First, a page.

Journalism is a field where salaries vary greatly based on where you’re located, what your official title is and the type of company you work for (for instance, a bootstrapped media startup versus and established magazine brand). Starting salaries typically run between $25,000 to $40,000 depending on those factors.

Many journalists also choose to go the freelance route, which affects your income from month to month. This doesn’t mean you can’t make a comfortable living; it just means that your salary won’t be consistent every single month, and some months may be tighter financially than others.

If you do choose to pursue a career in journalism rather than something like public relations or marketing, you’ll most likely be on the lower end of the salary spectrum, around $35,000 to $40,000 per year.


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Types of Internships for Journalism Majors

For those majoring in journalism, there is no better way to explore potential career options than by taking on an internship. Internships for journalism majors are wide-ranging, giving you the hands-on experience you need and an in-depth look at the industry of your choice. Best of all, internships are a great way of getting one step closer to your dream job.

Here are some of the most common internships for journalism majors:

Journalism intern

As a journalism intern for a newspaper, magazine or a digital media property, you’ll learn how to produce engaging content that fits the style and tone of your publication. During your internship, you’ll take on projects such as conducting interviews, uploading website content and managing the company’s social media accounts. You may also be offered the opportunity to write articles which you can add to your portfolio. If you’re considering a career in journalism, this is the internship for you.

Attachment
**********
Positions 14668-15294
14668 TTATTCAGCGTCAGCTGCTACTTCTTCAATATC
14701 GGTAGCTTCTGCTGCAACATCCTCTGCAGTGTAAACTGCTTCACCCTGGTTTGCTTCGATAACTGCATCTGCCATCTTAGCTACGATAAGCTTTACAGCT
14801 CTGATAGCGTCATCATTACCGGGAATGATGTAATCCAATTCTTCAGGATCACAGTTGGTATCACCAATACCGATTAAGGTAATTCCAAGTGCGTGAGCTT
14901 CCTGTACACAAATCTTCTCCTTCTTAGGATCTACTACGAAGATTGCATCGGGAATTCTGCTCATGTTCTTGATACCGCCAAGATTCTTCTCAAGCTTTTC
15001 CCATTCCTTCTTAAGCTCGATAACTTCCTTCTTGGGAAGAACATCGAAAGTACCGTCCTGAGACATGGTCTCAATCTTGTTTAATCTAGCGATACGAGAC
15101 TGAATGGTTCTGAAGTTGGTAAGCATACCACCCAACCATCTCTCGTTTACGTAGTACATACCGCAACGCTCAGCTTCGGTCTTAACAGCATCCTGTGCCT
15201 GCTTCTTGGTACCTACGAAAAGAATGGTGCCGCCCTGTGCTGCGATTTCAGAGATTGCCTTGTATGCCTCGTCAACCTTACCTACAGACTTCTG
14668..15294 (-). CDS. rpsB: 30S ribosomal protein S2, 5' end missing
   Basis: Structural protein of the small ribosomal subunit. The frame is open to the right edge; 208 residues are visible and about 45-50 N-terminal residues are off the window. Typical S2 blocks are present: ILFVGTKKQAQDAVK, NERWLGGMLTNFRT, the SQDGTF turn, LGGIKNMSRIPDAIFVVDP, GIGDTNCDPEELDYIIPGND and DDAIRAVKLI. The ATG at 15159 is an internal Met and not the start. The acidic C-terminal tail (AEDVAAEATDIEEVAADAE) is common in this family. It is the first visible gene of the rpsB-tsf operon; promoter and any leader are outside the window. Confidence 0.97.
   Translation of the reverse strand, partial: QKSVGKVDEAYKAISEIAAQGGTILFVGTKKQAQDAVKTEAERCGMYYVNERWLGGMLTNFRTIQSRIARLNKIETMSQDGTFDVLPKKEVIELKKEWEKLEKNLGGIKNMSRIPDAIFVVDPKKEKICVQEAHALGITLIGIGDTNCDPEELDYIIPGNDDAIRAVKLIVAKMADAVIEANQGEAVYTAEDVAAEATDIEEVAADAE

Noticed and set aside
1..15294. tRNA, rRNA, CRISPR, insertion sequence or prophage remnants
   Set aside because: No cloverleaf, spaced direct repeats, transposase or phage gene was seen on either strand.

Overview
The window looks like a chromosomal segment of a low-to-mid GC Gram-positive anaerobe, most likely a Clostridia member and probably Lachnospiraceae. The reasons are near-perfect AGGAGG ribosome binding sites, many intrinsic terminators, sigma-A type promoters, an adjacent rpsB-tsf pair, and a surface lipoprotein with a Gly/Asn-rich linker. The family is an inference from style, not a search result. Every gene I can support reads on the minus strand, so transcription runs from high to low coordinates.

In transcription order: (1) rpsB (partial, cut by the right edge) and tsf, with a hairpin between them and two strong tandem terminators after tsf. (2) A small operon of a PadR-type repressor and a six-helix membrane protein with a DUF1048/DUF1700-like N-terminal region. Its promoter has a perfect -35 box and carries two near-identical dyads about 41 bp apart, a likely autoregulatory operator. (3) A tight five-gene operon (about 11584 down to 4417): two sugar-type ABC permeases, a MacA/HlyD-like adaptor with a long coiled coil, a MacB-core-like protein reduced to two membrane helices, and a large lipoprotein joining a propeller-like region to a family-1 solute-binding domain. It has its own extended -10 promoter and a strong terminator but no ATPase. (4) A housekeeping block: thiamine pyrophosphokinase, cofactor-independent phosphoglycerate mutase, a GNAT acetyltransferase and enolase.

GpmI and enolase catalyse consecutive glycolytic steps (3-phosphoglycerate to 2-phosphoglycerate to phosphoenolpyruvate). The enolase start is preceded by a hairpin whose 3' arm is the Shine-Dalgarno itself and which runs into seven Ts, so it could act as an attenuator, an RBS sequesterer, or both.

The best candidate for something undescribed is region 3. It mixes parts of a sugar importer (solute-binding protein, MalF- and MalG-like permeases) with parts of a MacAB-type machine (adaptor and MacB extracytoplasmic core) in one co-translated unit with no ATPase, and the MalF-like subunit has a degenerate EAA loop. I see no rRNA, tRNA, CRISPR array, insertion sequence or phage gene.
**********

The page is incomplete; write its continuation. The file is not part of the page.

Editorial intern

An editorial internship is similar to a journalistic one except that it’s not always affiliated with a traditional publication. As an editorial intern, you might be hired by a PR company, a startup or a nonprofit to develop content for their website. During your internship, you’ll be responsible for writing content, sourcing photos and crafting posts that can be used across the company’s social channels. You’ll contribute to strategy designed to increase the organization’s internet presence. In addition to researching, writing, editing and creating outlines for new articles, you’ll also monitor feedback and statistics for blog posts and assist with SEO strategy. This is a great internship for anyone who wants to learn as much as possible about digital media and to develop solid editorial skills along the way.